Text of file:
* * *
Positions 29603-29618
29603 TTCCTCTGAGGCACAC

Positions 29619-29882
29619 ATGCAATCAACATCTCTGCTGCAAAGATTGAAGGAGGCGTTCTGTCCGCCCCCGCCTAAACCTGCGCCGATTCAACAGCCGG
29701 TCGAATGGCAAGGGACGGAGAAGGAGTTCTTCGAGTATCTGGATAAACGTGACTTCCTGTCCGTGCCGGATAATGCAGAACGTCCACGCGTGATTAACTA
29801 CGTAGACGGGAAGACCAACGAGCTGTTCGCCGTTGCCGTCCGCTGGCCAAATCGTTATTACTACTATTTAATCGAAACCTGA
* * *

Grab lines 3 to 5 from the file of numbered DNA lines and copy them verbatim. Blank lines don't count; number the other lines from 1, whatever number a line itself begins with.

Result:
Positions 29619-29882
29619 ATGCAATCAACATCTCTGCTGCAAAGATTGAAGGAGGCGTTCTGTCCGCCCCCGCCTAAACCTGCGCCGATTCAACAGCCGG
29701 TCGAATGGCAAGGGACGGAGAAGGAGTTCTTCGAGTATCTGGATAAACGTGACTTCCTGTCCGTGCCGGATAATGCAGAACGTCCACGCGTGATTAACTA